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Research Briefs | December 17, 2020

Artificial Intelligence and the Future of Work

Thomas Malone, Daniela Rus, Robert Laubacher


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Artificial intelligence (AI) is one of the most important technologies in the world today. The United States and China compete for dominance in its development (Lee, 2018). CEOs believe it will significantly change the way they do business (Rao et al., 2019). And it has helped companies such as Facebook, Google, and Apple to become among the largest in the world.

But how will this technology affect work in the future? Will it lead to a permanent underclass of people who are no longer employable because their jobs are being done by computers? Will superintelligent computers someday take over the world, finding little use for the humans who created them? Or will robotic servants usher in a golden age of human leisure and prosperity?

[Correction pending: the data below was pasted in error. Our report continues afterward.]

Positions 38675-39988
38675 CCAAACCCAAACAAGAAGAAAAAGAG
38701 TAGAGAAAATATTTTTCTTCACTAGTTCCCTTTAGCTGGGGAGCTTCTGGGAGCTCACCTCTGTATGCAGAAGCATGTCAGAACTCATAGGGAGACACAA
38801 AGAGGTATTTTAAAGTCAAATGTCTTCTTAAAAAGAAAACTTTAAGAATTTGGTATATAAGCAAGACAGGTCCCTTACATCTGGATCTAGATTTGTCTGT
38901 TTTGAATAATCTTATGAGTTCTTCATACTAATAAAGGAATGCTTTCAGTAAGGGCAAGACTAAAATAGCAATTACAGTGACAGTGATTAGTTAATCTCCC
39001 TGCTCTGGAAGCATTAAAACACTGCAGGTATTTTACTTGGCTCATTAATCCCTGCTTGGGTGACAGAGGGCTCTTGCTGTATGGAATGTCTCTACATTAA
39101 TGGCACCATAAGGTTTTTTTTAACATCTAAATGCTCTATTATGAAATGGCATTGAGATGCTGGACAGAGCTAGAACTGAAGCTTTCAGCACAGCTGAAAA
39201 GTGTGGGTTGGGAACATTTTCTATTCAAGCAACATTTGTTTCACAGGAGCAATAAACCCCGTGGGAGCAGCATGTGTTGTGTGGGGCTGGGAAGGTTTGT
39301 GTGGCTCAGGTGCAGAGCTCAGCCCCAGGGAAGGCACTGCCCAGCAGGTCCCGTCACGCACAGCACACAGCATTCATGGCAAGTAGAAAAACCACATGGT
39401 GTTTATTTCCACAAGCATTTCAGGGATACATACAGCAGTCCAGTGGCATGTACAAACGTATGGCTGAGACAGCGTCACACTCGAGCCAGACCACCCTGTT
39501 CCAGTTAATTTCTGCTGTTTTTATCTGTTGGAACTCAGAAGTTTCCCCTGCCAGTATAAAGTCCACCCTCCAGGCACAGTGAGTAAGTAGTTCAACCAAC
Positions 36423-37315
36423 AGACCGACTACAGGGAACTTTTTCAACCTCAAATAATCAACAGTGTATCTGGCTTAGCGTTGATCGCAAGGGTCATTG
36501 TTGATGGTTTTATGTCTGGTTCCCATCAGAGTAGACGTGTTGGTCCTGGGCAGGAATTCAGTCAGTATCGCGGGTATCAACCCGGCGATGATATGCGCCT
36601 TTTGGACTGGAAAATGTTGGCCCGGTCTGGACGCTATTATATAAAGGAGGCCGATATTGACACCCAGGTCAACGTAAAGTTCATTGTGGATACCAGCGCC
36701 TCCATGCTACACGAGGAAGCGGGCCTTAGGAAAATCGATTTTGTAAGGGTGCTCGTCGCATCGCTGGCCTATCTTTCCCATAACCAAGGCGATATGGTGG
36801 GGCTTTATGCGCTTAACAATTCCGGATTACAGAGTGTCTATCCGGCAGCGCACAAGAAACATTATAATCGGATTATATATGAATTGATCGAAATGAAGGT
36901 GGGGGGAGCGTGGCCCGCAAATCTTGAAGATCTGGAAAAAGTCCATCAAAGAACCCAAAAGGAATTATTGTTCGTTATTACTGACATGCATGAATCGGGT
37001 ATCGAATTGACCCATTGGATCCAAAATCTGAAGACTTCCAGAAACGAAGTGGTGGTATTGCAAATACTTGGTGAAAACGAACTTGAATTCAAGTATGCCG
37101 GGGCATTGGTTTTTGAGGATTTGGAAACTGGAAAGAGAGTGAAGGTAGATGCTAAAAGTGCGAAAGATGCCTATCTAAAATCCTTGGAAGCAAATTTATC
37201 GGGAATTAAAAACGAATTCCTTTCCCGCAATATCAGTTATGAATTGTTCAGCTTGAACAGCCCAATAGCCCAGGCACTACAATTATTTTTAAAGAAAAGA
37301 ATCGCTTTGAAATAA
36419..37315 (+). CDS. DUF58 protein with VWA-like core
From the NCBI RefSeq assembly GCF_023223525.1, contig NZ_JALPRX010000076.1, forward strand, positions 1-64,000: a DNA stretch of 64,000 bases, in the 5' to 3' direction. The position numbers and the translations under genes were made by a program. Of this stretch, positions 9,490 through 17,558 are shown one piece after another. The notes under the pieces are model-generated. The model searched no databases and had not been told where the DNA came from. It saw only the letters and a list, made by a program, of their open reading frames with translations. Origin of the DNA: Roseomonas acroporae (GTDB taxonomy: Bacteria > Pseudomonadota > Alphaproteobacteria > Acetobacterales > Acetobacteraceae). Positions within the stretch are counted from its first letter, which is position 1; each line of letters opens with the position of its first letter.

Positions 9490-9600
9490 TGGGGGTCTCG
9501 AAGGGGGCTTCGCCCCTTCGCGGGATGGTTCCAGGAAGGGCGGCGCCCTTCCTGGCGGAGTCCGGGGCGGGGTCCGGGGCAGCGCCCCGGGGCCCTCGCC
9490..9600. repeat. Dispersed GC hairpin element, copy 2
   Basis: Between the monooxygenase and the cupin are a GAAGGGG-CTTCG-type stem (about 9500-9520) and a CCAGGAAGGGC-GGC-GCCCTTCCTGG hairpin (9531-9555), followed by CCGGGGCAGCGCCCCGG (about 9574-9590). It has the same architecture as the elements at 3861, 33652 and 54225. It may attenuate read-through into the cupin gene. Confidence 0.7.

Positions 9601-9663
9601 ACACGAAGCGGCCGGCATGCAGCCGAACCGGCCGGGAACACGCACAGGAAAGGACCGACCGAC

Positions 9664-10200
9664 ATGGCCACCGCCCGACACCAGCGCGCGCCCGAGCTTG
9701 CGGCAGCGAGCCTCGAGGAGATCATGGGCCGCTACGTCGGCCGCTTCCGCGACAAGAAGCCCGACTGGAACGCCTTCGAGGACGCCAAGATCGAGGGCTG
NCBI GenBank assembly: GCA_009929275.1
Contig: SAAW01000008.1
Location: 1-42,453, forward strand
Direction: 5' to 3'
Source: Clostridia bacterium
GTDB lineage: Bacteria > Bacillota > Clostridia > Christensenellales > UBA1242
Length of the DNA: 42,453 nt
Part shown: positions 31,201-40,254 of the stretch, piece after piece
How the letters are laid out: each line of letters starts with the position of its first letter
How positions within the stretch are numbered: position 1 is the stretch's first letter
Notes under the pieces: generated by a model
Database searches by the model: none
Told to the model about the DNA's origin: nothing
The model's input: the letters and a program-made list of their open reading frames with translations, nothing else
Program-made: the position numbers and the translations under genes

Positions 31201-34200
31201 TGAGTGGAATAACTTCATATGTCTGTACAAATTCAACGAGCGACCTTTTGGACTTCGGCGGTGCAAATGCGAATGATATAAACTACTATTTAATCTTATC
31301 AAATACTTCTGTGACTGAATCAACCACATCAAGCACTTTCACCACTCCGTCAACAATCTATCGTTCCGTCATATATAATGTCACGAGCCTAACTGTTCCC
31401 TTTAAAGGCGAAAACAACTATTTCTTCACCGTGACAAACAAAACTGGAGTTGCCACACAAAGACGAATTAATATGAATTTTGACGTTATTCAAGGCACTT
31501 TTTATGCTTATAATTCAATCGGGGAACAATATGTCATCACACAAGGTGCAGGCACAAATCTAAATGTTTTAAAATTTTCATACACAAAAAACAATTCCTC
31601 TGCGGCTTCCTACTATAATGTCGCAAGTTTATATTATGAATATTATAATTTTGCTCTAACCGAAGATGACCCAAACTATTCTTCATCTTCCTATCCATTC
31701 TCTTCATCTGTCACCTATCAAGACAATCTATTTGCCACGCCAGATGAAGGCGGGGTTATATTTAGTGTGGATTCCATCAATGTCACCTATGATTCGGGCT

In this report, we conclude that recent fears about AI leading to mass unemployment are unlikely to be realized. Instead, we believe that—like all previous labor-saving technologies—AI will enable new industries to emerge, creating more new jobs than are lost to the technology. But we see a significant need for governments and other parts of society to help smooth this transition, especially for the individuals whose old jobs are disrupted and who cannot easily find new ones.

In addition, even though AI is advancing rapidly, we believe that we are at least many decades away from the day when computers have complete, human-level artificial intelligence. For the foreseeable future, therefore, the most promising uses of AI will not involve computers replacing people, but rather, people and computers working together—as “superminds”—to do both cognitive and physical tasks that could not be done before.